Exhaust Fans More Cost-Effective Than HVAC

General Industrial The Workplace

If you’ve ever been in a manufacturing complex or an old school live music venue, you may have noticed large exhaust fans and no HVAC conduits. The reason why may surprise you.

One of the common misunderstandings in today’s business environment is that you must install extremely expensive HVAC systems. In reality, that’s not the case. Ventilation fans are generally a better resource for fresh air flow at a fraction of the cost.

Exhaust Fans Meet Building Codes

Building codes do not force businesses to have HVAC. The codes require that you provide adequately circulated fresh air. The important aspect of air flow is how much “cubic feet per minute” (CFM) of usable air reaches each person in a facility. Basically, you calculate how much air an exhaust fan can move and divide that by the cubic feet of a space. Keep in mind that properly calculated air flow needs to draw fresh air from a source as well as expel it from the room.

Wall Mounted Ventilation Fans

Each type of business has a different CFM rating. Manufacturing spaces have high CFM codes to replace noxious fumes with fresh air. Places of assembly such as night clubs have the highest possible capacity rating of about 1 person every 7 square feet and must provide each patron with enough breathable air. Venting fans tend to serve these businesses far better than HVAC.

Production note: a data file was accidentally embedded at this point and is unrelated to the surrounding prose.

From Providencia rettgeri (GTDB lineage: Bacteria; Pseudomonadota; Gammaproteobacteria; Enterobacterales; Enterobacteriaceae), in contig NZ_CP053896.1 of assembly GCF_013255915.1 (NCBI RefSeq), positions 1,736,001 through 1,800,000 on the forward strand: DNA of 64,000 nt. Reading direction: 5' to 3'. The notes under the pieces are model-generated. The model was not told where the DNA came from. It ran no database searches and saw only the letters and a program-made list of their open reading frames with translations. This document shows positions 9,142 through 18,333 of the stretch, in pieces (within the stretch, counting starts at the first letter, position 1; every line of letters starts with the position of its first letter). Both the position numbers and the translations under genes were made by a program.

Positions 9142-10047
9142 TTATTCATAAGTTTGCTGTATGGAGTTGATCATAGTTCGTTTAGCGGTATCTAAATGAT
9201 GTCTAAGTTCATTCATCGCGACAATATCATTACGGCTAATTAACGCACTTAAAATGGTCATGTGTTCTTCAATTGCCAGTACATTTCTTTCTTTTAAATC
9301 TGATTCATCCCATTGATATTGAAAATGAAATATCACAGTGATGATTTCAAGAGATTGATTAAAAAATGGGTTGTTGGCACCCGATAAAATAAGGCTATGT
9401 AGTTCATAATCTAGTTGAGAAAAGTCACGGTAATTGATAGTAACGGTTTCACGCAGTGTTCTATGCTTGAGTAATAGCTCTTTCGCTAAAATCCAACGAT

One of the inherent problems with HVAC is that they push air down. That means they can also re-circulate the fumes manufacturers are trying to draw away from workers. In places of assembly, building codes require high levels of renewed fresh air. HVAC systems simply lack the ability to create air flow streams that ensure quality breathing to large numbers of people tightly grouped together.

By installing ventilation fans at one end of a room and intake venting at the other, you can ensure clean air comes in from one location and foul air is expelled from another. There’s no mixing it together. Vent fans are mounted in the wall and you can strategically lower them so that clean air streams are created across machinery, work areas or a dance floor. The best approach isn’t to keep everything up high, it’s to bring fresh air directly to people.

At the end of the day, you can spend hundreds of thousands for an inefficient HVAC system or hundreds to get it right with exhaust fans.  



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